Although he had a long and illustrious career as a pirate before coming to Texas, Jean Laffite holds a fascinating place in Texas history. His is a tale that involves raiding, slave trading, espionage, and even rumors of a war with Native Americans in the Galveston area.
|Pirate Jean Laffite|
Before coming to Texas, Jean Laffite was known as the “Pirate of the Gulf.” He had run into trouble from previous misadventures and needed a new base of operations to safely continue his illicit trading and raiding. The answer came in the form of Galveston, as it was claimed by both Mexico and Spain and was not far from the Port of New Orleans. This proved an ideal pirate hunting ground as it was close to major trade lanes and had a natural harbor that no single nation had clear claim to or could effectively police.
Initially, Jean came to Galveston with a letter of marque from Venezuela, which allowed him to legally attack trade ships of nations that were hostile to Venezuela. He also came to Texas as a double agent of the Spanish to spy on Mexico. However, it must be noted that whatever his professed loyalties, Laffite was a pirate, and indiscriminate raiding and illegal trading were his life’s work.
With Galveston as a base, Jean could effectively act as a broker for pirates in the Gulf of Mexico. Essentially, there were three ways that he could make his money from Galveston. The first was to simply sail a captured vessel into New Orleans and sell everything that was aboard at prices no one else could match. For obvious reasons, this method was quite risky and required certain authorities to look the other way or be oblivious to what was happening on the docks. The second way was to use a mule train to transport goods to the black market in New Orleans. The third method involved human cargo or slaves. In 1818, there was a poorly worded law that prohibited the import of slaves into U.S. ports. The problem was that it gave Jean Laffite’s pirates all the incentive they would ever need to capture slave ships. These pirates would raid ships and take all of the slaves to Galveston. From there, the slaves would be sold to a variety of smugglers, one of which was Jim Bowie. These smugglers would then sneak the slaves into Louisiana and turn them over to customs agents, where they were entitled to half the profits from the sale of the slaves. The smugglers would then get a front man to purchase the slaves back for them. The end result was a legally owned slave that was captured through piracy and then effectively bought with a 50% discount.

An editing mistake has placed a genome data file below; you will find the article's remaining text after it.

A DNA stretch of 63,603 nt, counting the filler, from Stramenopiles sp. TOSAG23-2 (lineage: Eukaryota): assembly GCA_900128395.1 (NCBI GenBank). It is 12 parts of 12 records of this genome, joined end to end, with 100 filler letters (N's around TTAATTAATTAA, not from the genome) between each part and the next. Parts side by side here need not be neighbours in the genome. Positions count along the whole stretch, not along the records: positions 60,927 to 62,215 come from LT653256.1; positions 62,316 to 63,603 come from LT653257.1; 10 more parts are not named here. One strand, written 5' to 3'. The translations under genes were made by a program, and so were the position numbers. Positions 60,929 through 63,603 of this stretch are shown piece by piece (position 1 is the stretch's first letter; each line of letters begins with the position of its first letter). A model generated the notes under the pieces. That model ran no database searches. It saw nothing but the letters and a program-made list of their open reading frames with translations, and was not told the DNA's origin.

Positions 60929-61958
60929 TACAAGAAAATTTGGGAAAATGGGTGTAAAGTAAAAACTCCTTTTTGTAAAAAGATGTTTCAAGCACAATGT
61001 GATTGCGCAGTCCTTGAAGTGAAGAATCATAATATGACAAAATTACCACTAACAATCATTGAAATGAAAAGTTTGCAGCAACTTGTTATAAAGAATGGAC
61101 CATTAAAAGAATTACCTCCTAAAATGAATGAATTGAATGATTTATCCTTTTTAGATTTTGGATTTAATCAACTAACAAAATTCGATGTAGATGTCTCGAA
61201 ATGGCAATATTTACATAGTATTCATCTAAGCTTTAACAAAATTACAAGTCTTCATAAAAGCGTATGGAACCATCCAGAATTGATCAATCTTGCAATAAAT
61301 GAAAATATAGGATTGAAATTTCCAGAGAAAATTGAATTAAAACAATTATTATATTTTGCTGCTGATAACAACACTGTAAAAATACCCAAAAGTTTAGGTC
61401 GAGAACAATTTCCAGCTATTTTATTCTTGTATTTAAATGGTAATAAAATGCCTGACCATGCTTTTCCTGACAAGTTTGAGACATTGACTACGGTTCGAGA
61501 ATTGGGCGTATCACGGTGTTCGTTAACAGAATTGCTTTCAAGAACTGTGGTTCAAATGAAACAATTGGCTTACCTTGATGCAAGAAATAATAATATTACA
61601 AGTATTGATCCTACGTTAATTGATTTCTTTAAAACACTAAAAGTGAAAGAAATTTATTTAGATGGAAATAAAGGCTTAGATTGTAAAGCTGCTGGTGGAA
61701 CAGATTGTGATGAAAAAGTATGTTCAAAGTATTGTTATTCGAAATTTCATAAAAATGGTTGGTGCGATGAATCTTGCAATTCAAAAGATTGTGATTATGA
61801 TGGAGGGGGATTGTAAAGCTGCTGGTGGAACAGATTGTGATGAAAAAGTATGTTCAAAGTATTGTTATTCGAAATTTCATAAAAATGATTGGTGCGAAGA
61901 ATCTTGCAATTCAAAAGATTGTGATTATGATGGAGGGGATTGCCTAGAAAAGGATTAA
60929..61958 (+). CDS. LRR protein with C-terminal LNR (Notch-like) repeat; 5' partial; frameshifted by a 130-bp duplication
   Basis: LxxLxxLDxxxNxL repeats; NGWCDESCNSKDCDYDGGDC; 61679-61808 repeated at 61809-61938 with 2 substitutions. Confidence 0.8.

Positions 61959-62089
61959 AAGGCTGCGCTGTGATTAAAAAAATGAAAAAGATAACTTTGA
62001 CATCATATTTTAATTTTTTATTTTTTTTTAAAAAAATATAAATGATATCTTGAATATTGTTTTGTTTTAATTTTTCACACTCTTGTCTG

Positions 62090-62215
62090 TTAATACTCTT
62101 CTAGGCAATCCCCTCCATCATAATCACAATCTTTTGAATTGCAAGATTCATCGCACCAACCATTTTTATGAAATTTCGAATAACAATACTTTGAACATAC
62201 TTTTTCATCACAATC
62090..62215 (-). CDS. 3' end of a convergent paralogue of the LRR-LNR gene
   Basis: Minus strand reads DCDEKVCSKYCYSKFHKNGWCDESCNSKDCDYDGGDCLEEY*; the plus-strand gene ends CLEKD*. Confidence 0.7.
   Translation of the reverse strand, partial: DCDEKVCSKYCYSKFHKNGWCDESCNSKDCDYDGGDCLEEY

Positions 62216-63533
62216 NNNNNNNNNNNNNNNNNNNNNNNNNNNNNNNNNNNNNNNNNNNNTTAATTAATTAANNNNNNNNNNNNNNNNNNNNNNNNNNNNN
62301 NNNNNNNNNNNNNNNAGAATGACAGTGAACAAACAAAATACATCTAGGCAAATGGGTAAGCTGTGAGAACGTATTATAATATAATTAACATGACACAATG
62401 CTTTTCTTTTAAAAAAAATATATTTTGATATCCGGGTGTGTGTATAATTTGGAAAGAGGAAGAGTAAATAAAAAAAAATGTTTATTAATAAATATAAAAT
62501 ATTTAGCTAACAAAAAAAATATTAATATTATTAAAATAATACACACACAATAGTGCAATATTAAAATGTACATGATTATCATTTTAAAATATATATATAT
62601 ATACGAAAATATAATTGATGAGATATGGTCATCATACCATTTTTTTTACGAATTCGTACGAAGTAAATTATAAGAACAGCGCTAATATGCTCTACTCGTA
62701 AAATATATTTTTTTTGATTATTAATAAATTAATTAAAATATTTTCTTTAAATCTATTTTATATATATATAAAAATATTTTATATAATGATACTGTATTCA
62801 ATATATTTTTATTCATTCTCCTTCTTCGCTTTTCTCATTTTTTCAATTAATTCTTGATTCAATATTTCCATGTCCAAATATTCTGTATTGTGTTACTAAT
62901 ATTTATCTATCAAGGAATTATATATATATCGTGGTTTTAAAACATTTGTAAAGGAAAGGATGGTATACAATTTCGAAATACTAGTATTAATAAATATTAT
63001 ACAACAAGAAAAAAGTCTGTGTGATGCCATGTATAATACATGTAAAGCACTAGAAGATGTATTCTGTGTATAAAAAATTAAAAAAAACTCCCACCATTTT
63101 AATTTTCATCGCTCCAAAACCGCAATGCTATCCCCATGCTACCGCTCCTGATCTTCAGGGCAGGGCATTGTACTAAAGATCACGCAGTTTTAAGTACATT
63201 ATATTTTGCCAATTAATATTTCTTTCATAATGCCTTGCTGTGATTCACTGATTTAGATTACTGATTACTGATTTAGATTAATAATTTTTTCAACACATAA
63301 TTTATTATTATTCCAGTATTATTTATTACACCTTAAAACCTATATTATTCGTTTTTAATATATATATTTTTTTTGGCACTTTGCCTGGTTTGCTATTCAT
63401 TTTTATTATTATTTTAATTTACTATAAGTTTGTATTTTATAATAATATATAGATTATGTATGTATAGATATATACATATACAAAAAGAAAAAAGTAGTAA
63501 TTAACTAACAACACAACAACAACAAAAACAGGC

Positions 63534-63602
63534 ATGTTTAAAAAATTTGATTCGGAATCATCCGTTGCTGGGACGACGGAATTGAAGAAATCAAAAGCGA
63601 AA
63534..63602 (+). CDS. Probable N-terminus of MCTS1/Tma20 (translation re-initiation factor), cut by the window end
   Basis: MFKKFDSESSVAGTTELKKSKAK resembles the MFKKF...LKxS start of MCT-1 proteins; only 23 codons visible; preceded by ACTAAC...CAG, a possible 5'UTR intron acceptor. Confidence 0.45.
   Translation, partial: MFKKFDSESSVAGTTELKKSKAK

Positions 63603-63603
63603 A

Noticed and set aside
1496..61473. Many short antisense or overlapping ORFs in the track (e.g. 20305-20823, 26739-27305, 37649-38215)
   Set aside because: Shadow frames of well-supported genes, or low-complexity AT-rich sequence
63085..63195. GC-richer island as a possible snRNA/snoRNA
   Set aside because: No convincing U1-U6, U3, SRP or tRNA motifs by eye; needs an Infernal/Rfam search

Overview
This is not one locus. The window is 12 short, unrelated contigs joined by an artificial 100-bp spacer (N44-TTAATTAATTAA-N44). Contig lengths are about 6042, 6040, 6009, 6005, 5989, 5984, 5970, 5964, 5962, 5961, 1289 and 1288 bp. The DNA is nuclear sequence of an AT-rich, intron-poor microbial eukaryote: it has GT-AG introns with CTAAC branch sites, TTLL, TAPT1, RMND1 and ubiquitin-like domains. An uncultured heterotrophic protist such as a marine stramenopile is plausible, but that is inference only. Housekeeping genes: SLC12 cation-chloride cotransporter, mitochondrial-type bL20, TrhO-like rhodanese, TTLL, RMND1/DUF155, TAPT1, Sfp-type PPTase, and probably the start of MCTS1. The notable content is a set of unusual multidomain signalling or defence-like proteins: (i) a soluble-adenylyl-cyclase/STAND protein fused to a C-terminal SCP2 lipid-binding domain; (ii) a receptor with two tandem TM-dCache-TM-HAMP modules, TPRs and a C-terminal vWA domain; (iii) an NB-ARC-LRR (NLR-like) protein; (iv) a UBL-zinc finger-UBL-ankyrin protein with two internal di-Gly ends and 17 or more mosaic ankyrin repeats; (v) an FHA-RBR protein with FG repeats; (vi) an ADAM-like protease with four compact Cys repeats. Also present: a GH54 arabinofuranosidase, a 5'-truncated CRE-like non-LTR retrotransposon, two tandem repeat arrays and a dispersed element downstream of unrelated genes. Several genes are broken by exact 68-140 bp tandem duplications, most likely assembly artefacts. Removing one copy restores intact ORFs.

|Portrait of Stephen F. Austin|
Though illegal trading and raiding were his bread and butter, they were by no means Captain Laffite’s only activities of dubious morality. A war between a local Native American tribe called the Karankawa has also been attributed to Captain Laffite’s time on the island. The story goes that his men captured a Karankawa maid and in retaliation, a force of around 300 angry Karankawas attacked his colony. The battle quickly turned into a siege and raged for three days. Eventually, the tribesmen retired with a very negative view of settlers that would later play out when Stephen F. Austin brought his settlers to Texas.
The pirate’s life caught up with Captain Laffite as his activities eventually attracted the attention of United States authorities. A ship was dispatched by the name of Enterprise and Captain Laffite burned his pirate haven and fled. Beyond this, Captain Jean Laffite disappears into the midst of history and legend. However, his impact on the history of the region lives on far beyond his years.
If you have an interest in stories like this one, check out my previous post, or come visit us at the Houston Maritime Museum and see a wide variety of ships, including those used by pirates, on display.
Also be sure to check out the Real Pirates exhibition at HMNS – now open!
McComb, David G. Galveston: A History. Austin: University of Texas Press, 1986.
Warren, Harris G. “Jean Laffite.” 1997-2002. (Accessed October 6, 2010)
Williamson, William R. “James Bowie.” 1997-2002. (Accessed October 6, 2010)